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Looking for More Diversity on TV

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The audience applauded when the cast of "Lincoln Heights" was awarded the 2010 NAACP Image Award for Outstanding Drama Series two weeks ago, but backstage, it was a different story. "Primarily ratings, we've been told," the show's executive producer, Kathleen McGhee-Anderson, responded when asked why the family-friendly show had been canceled. To her credit, Anderson tried to keep the conversation upbeat. "We have a great fan base and our show is recently out on DVD, so our fans can continue watching. We're also syndicated [on TV One]." While we're certainly sad that the Sutton family is signing off after four seasons, the bigger question is, "Where does diversity fit on the small screen?" Back in the day, it seemed there was no shortage of Black-themed shows--from "The Jeffersons," "Good Times" and "227" to "Family Matters," "The Fresh Prince of Bel-Air," "Living Single" and more recently, "The Bernie Mac Show," "Soul Food," "Girlfriends" and "The Game," to name a few. And lest we forget to mention the golden years when "The Cosby Show" and "A Different World" had Thursday nights on lock. Fast-forwarding to 2010, we would certainly be remiss if we didn't make mention of Tyler Perry's shows, "House of Payne" and "Meet the Browns," but the simple fact is, we need to see more. As far as dramas are concerned, we're quite happy to know that Jada Pinkett-Smith is running the show over at "HawthoRNe" and to watch as Laurence Fishburne and LL Cool J lead the charge over at "CSI" and "NCIS: Los Angeles," respectively. We also have ensemble cast members Regina King ("Southland"), Hill Harper ("CSI: NY") and Andre Braugher ("Men of a Certain Age"), but again, we want to see more. Thankfully, our wishes might be granted sooner than later. As the television industry gets prepped to present their fall line-ups to advertisers, we're hoping that things will be looking up. As we've previously reported, Boris Kodjoe has shot the NBC action-drama pilot, "Undercovers," alongside British actress, Gugu Mbatha-Raw. Forest Whitaker is also up to lead the "Criminal Minds" spinoff for CBS. If the two shows are picked up, Kodjoe and Whitaker will join Fishburne and LL on the short list of Black actors to lead a primetime, network series. Fall contenders also include Laz Alonso in the Fox action-drama, "Breakout Kings," and former "Ugly Betty" co-star, Freddy Rodriguez, who's shot the CIA-themed drama, "Chaos," for CBS. As nearly everybody can see, America is more diverse than ever before. Isn't it about time that broader, more inclusive stories be told on the screen, with actors who reflect what the world really looks like? Network suits, take heed. Read more:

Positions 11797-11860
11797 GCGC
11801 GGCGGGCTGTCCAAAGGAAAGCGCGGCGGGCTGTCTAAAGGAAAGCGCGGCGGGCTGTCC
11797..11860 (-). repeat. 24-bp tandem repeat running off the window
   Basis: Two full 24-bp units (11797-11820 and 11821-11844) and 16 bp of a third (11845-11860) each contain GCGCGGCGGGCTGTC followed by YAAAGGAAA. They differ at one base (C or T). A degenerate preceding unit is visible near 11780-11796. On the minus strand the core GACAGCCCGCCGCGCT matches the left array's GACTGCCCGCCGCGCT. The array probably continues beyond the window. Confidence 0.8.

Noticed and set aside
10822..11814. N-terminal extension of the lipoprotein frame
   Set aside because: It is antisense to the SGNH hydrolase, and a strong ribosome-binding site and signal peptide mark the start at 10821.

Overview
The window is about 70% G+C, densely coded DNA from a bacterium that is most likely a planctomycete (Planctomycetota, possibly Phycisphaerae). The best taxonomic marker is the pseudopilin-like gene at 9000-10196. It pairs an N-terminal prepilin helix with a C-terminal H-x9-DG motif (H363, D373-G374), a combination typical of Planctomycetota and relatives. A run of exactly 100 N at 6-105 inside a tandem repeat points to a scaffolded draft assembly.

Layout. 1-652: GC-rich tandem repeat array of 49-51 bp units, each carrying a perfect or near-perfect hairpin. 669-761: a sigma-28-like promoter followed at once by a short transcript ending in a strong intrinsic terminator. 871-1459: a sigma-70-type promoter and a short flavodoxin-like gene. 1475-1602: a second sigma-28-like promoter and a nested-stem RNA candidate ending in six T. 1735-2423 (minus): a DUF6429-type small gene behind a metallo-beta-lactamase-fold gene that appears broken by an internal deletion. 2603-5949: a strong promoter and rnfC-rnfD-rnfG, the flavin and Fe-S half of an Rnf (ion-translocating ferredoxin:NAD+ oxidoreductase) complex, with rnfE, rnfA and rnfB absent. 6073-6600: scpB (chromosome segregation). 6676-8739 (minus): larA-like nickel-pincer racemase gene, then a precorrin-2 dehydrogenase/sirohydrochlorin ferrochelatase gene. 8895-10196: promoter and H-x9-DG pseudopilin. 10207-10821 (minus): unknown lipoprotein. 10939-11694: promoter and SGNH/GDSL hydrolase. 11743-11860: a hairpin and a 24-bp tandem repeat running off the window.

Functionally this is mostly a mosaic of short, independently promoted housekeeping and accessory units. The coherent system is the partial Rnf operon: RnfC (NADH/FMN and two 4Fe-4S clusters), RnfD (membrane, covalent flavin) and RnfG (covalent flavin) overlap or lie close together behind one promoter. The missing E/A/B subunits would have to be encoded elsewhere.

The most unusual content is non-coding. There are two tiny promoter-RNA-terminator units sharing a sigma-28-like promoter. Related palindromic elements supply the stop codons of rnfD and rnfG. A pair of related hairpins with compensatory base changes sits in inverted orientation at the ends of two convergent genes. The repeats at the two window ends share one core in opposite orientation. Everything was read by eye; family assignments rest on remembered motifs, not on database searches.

Filed Under: Must See
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